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No time for Lightning to hang heads as Bruins visit

by Lonnie Herman
TAMPA -- In the middle of a seven-game losing streak, their longest of the season, the Tampa Bay Lightning are  fighting the urge to hang their heads, but as they look forward now, they come face-to-face with the formidable Boston Bruins.

Boston, the defending Stanley Cup champion, comes calling Tuesday night for the first time this season as the Bruins face the Lightning at the Tampa Bay Times Forum.

For Tampa Bay, beset with key injuries and shaky goaltending, the timing couldn't be worse. The defensive corps, particularly, has been decimated. Defensive stalwart Mattias Ohlund has not appeared in a game yet this season after surgery to both knees, Victor Hedman will miss his 10th consecutive game with a concussion, Marc-Andre Bergeron will sit out with a bad back and penalty-kill and faceoff specialist Adam Hall is still sidelined with an upper-body injury.

Other players expected to miss action include Dana Tyrell and Ryan Shannon, both with upper-body injuries, and JT Wyman with a lower-body injury.

Lightning coach Guy Boucher has worked at adjusting his players' expectations going forwarded.

"Expectations have to match the circumstances," Boucher said. "We have to fight. The shame doesn't come from losing, it comes from not fighting. That's an attitude. You can be disappointed, but you can't let that bring you down.

"It's not about the entire season and it's not about the playoffs and it's not about last year. It's about being able to focus on today, the moment."

Admittedly, the moment just ahead looks scary. The Bruins are one point out of tying for the Eastern Conference lead and are 13-5-0 on the road.

"It's only about Boston now, and they've been killing teams; not just winning, but destroying teams," Boucher said. "We are aware that this is the powerhouse team in the League; the team that destroys everybody. It's a difficult mountain that we face."

If the Lightning are to have any chance Tuesday night, they'll need a big game from NHL goals leader Steven Stamkos. Stamkos collected a point on an assist Sunday against the Pittsburgh Penguins, but was held without a shot on goal for only the second time this season.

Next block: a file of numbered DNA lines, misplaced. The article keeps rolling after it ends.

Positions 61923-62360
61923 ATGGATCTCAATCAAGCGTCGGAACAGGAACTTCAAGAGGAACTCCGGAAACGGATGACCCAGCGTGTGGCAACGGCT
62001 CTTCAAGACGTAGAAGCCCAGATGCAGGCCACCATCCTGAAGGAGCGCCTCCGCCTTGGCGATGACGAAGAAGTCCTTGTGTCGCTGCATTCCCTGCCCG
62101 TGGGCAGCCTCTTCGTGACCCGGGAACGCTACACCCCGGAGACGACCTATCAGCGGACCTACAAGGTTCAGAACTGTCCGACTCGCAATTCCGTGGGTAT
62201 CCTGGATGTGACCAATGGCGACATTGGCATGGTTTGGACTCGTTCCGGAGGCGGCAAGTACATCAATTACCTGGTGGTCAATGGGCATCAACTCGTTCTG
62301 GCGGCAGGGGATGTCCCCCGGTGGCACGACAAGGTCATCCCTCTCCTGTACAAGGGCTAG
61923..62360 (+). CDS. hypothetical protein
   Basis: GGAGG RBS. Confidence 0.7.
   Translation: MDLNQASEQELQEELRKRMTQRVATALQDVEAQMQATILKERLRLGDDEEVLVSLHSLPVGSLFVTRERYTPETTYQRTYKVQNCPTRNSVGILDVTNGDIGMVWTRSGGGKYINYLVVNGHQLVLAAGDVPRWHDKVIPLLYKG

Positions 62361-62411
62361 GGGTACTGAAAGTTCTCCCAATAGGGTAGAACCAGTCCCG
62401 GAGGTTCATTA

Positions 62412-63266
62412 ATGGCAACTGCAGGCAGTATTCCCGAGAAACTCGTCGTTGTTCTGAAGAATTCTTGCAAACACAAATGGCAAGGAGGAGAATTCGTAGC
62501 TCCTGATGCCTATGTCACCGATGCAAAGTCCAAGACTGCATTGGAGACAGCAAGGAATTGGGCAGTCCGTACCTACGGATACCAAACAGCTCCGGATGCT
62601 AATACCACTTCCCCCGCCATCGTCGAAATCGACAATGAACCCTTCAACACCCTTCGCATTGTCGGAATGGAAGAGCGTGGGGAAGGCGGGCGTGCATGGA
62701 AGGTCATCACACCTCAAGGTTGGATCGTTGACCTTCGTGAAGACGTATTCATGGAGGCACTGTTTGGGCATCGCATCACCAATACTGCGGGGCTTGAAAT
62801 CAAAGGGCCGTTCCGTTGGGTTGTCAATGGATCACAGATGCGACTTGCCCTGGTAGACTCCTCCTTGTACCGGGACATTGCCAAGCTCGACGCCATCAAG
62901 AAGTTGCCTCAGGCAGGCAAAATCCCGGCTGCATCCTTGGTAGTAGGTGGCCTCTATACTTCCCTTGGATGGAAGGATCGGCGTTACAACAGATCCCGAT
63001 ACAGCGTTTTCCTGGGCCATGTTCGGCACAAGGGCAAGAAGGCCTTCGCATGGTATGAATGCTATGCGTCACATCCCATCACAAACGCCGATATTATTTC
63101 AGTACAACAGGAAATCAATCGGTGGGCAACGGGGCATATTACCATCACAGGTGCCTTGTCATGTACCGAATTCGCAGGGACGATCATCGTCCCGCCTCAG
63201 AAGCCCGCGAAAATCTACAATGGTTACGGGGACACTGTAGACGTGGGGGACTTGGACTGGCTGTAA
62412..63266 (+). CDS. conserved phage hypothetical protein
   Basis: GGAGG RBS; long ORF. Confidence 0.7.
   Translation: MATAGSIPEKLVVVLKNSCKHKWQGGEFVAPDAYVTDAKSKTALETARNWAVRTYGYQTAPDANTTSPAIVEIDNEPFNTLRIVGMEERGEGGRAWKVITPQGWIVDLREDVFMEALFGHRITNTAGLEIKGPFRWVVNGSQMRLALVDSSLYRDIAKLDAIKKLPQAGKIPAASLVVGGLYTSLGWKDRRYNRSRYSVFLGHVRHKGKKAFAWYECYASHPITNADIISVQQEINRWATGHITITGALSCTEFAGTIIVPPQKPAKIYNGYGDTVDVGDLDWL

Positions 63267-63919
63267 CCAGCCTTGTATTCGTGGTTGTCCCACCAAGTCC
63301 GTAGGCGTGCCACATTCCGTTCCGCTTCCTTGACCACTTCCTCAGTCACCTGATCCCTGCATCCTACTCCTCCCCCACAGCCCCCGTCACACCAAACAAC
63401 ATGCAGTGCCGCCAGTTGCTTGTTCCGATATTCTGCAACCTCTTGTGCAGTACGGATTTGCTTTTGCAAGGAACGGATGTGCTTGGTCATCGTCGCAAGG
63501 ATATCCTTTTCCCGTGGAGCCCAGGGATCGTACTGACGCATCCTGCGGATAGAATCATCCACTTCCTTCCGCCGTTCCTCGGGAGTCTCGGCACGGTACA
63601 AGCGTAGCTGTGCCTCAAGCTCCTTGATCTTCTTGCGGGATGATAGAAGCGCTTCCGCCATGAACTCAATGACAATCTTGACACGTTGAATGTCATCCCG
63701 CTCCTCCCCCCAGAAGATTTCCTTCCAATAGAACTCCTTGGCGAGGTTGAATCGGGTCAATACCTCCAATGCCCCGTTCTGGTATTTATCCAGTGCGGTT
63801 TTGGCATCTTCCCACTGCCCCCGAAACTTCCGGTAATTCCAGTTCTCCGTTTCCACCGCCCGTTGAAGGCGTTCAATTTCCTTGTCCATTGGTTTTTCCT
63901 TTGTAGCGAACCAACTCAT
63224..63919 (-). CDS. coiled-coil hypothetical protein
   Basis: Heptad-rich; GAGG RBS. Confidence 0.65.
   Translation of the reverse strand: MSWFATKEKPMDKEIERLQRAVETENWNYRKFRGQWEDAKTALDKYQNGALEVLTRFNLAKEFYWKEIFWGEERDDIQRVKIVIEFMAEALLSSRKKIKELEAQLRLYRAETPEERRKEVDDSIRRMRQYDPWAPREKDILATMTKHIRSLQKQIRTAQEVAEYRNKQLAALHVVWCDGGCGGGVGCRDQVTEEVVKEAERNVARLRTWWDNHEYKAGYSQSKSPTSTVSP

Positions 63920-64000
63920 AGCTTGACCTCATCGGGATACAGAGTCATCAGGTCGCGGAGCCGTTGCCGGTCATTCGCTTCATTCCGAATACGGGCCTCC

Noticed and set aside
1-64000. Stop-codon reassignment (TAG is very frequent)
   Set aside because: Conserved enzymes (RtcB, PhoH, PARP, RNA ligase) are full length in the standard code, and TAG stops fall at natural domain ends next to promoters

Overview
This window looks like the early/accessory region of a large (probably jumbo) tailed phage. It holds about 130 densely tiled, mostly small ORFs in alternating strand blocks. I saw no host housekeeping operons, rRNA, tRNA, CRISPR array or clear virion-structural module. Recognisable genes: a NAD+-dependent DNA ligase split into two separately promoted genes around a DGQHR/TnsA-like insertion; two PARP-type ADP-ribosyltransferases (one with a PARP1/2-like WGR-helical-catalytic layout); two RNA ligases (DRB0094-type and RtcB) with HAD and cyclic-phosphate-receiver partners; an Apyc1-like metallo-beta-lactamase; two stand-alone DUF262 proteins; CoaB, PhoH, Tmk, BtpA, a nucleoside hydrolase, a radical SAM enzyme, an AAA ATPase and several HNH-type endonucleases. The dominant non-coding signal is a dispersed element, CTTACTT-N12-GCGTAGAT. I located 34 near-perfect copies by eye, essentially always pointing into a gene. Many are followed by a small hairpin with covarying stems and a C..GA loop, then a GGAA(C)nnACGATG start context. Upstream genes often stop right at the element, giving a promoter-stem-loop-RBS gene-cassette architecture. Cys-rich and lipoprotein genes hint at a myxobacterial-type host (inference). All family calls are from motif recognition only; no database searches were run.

"Stamkos didn't have his best game against Pittsburgh," Boucher said. "Why? Because we were pushing in the previous game and I had on the ice for 20:57 and he had no more juice."

Stamkos has had more than 20 minutes of ice time for nine consecutive games and skated for just under 27 minutes Jan. 10 against Vancouver.

"Do I want to blame him for not playing his best game?" Boucher said. "No, because he's fighting so hard. He's giving everything he's got; the battle level, the fight level, the leadership."

"You're not going to feel your best every game of the year," Stamkos said. "If you think you are, you're leading yourself down the wrong path. I have been playing a lot, but there is no way I'll ever tell the coach I'm playing too much. I'll play as much as I can and try to contribute every shift."

This is the first time that Boston has returned to Tampa since the seventh game of the Eastern Conference Finals last season when the Bruins edged the Lightning 1-0 to advance to the Stanley Cup Final.

"We've been through a lot since then," Bruins coach Claude Julien said. "This team surprised a lot of people last year."

Meanwhile, in the middle of a difficult year, Boucher is taking the opportunity to assess his team in new ways.

"It's one of those years," Boucher said. "But then you get to see who is what. Which guy fights, which guy folds and which guy flies away.

"Instead of hiding, instead of feeling sorry for ourselves, no, it's what can we manage. It's not about crying over circumstances. So we take the elephant and eat it one bite at a time."

And that's a pretty daunting elephant they're facing Tuesday night.
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